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dc.contributor.authorKumaran, Binoy
dc.contributor.authorWatson, Tim
dc.date.accessioned2018-02-05T17:33:26Z
dc.date.available2018-02-05T17:33:26Z
dc.date.issued2016-02-09
dc.identifier.citationKumaran , B & Watson , T 2016 , ' Radiofrequency-based treatment in therapy-related clinical practice – a narrative review. Part II: chronic conditions ' , Physical Therapy Reviews , vol. 20 , no. 5-6 , pp. 325-343 . https://doi.org/10.1080/10833196.2015.1133034
dc.identifier.issn1083-3196
dc.identifier.otherPURE: 10011641
dc.identifier.otherPURE UUID: bc90b4f9-70ef-428d-a33c-104b3759647d
dc.identifier.otherScopus: 85024092196
dc.identifier.otherORCID: /0000-0003-3125-0902/work/83087684
dc.identifier.urihttp://hdl.handle.net/2299/19722
dc.descriptionThis is an Accepted Manuscript of an article published by Taylor & Francis Group in Physical Therapy Review on 9 February 2016, available online: http://www.tandfonline.com/doi/full/10.1080/10833196.2015.1133034.
dc.description.abstractBackground: Radiofrequency (RF)-based electrophysical agents (EPAs) have been employed in therapy related clinical practice for several decades. They are used to reduce pain and inflammation and promote tissue healing. Although deemed less popular in current therapy practice, surveys suggest that some of these EPAs are still used reasonably widely. Objective: To review the evidence for the use of non-invasive low-frequency RFs (30kHz - 30 MHz) for treating chronic therapy-related clinical conditions. Major findings: All relevant peer-reviewed clinical studies published in English, concerning low-frequency RFs were sought. Identified literature was stratified as ‘acute’ and ‘chronic’ based on their clinical area. The studies on chronic conditions were reviewed for this paper and analysed to assess the volume and scope of current evidence. Out of 120 studies identified, 90 related to chronic conditions. The majority of them (82 studies) employed shortwave therapy (SWT) in continuous (CSWT) or pulsed (PSWT) modes. Only eight studies employed frequencies other than shortwave. Overall 67 studies investigated conditions relating to ‘pain and inflammation’, 16 to ‘tissue healing’ and 7 studies to other less reported conditions. Conclusions: Evidence favouring and against RF-based EPAs is available. There is moderate evidence favouring the use of SWT (mainly PSWT) in knee osteoarthritis. Some evidence also exists for CSWT in chronic low back pain and PSWT for treating chronic wounds. Evidence for other conditions is insufficient and conflicting. A general lack of research emphasis in the non-shortwave RF band is evident. Further and wider research in this area is necessary.en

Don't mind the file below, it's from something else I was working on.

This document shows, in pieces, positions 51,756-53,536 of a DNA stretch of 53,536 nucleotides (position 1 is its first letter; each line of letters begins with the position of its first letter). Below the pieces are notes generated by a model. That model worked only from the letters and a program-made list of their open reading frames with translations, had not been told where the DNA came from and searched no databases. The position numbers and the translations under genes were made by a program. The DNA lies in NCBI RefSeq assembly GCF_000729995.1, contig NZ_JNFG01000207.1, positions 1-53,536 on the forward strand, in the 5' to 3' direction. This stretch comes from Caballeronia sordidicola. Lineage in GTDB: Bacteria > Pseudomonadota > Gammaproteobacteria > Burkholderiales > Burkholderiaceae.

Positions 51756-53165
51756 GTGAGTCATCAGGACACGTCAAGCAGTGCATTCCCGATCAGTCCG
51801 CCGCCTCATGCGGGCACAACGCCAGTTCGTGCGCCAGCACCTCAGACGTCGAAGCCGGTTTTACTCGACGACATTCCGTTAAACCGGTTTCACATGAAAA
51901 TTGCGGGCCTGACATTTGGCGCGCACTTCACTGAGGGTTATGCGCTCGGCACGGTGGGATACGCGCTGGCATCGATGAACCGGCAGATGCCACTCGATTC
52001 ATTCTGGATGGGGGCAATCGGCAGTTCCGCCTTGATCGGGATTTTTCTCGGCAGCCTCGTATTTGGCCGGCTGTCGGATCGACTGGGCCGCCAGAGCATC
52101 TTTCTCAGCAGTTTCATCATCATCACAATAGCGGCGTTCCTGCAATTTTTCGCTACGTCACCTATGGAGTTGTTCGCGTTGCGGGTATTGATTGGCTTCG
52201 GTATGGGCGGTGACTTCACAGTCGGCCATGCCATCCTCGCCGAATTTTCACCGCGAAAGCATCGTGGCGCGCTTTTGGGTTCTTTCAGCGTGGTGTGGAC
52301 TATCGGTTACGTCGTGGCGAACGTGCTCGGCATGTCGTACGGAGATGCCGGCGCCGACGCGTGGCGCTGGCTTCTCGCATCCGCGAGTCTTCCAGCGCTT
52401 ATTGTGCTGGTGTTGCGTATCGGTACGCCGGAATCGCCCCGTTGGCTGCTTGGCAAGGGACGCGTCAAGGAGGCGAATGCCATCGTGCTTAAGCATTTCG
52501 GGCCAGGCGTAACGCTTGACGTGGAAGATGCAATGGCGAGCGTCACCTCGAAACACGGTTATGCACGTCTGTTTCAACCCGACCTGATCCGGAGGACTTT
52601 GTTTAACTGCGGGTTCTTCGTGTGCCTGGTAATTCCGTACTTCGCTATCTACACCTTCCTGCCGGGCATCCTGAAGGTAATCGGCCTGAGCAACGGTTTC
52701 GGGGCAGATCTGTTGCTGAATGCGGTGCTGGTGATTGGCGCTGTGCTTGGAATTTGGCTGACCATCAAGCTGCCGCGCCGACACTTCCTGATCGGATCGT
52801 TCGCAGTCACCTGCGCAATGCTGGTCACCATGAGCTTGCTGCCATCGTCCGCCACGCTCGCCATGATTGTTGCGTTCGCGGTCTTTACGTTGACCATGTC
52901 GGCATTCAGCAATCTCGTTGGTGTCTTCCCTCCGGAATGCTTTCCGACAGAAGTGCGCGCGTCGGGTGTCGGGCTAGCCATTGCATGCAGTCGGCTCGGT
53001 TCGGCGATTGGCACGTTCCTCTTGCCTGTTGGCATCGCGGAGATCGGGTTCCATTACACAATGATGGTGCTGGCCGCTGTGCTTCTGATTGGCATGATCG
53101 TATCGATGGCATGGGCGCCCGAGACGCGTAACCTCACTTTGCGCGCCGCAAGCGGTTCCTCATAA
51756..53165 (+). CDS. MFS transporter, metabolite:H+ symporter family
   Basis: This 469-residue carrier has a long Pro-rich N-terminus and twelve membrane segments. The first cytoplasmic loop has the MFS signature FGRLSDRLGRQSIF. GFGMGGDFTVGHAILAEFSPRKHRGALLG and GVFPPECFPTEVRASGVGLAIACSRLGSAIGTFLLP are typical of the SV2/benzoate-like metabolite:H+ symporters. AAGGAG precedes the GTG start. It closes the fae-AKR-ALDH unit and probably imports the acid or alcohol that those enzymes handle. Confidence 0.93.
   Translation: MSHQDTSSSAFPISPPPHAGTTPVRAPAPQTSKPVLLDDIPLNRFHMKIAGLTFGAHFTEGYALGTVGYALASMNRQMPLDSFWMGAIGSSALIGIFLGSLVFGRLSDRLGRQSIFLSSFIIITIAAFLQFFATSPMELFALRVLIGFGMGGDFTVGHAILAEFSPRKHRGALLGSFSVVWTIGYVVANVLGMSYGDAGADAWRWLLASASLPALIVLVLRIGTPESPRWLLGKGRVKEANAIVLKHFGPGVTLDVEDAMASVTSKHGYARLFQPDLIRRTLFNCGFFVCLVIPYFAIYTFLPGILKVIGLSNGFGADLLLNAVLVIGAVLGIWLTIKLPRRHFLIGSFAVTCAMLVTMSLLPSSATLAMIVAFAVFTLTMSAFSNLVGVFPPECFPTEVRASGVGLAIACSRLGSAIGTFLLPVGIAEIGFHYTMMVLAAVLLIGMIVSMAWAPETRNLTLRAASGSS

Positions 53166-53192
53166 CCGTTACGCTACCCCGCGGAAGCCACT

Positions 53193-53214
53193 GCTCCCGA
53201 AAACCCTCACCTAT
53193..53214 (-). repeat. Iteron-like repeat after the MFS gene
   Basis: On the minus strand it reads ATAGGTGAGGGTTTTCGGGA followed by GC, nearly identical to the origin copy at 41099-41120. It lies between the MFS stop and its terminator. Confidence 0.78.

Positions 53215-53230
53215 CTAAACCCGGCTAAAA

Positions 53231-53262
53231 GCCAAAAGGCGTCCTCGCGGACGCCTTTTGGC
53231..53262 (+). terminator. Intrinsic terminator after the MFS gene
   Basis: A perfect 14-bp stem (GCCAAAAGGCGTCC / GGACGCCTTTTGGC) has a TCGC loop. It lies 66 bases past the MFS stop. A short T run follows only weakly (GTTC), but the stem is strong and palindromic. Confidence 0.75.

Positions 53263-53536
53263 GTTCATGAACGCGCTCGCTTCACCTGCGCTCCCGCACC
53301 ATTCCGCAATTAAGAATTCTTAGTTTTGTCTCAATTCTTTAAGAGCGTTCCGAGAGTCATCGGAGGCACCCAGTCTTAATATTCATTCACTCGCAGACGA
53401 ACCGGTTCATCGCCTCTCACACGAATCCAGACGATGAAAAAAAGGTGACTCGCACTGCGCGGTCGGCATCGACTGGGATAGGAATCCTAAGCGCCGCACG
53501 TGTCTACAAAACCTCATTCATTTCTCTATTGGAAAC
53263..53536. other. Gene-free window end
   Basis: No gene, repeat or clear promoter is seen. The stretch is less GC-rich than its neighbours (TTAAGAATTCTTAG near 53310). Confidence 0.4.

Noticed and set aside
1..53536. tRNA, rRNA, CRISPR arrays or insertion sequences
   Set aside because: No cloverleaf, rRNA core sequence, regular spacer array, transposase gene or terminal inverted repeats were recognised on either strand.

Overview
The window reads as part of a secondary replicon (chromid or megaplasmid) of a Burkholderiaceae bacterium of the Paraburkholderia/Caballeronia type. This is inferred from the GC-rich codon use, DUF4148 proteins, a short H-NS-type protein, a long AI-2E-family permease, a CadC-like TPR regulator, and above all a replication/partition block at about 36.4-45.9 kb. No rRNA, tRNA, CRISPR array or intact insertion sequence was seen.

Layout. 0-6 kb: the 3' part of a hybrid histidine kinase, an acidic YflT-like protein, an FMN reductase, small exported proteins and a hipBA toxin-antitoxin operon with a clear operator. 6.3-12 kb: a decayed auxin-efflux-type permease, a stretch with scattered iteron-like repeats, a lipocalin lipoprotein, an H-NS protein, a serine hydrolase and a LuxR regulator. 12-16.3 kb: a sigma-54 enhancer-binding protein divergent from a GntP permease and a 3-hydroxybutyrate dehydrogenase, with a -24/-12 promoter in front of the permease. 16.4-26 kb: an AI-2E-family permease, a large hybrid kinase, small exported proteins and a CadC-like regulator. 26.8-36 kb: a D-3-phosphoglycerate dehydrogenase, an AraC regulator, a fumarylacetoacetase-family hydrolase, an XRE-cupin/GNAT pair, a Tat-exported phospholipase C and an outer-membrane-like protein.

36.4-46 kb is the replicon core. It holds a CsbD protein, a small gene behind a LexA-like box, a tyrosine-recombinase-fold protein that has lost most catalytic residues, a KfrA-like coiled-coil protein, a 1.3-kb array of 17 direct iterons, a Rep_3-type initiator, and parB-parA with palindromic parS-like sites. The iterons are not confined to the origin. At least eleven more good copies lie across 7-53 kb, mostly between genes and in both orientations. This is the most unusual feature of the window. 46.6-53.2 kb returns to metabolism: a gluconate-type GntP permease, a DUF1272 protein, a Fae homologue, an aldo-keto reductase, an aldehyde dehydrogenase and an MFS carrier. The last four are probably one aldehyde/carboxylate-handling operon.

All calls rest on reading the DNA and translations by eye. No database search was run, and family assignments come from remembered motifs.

dc.format.extent19
dc.language.isoeng
dc.relation.ispartofPhysical Therapy Reviews
dc.subjectchronic conditions
dc.subjectclinical effects
dc.subjectelectrophysical agents
dc.subjectnon-invasive
dc.subjectradiofrequency
dc.titleRadiofrequency-based treatment in therapy-related clinical practice – a narrative review. Part II: chronic conditionsen
dc.contributor.institutionAllied Health Professions
dc.contributor.institutionPhysiotherapy
dc.contributor.institutionSchool of Health and Social Work
dc.contributor.institutionDepartment of Allied Health Professions and Midwifery
dc.description.statusPeer reviewed
dc.date.embargoedUntil2017-02-09
rioxxterms.versionAM
rioxxterms.versionofrecordhttps://doi.org/10.1080/10833196.2015.1133034
rioxxterms.typeJournal Article/Review
herts.preservation.rarelyaccessedtrue


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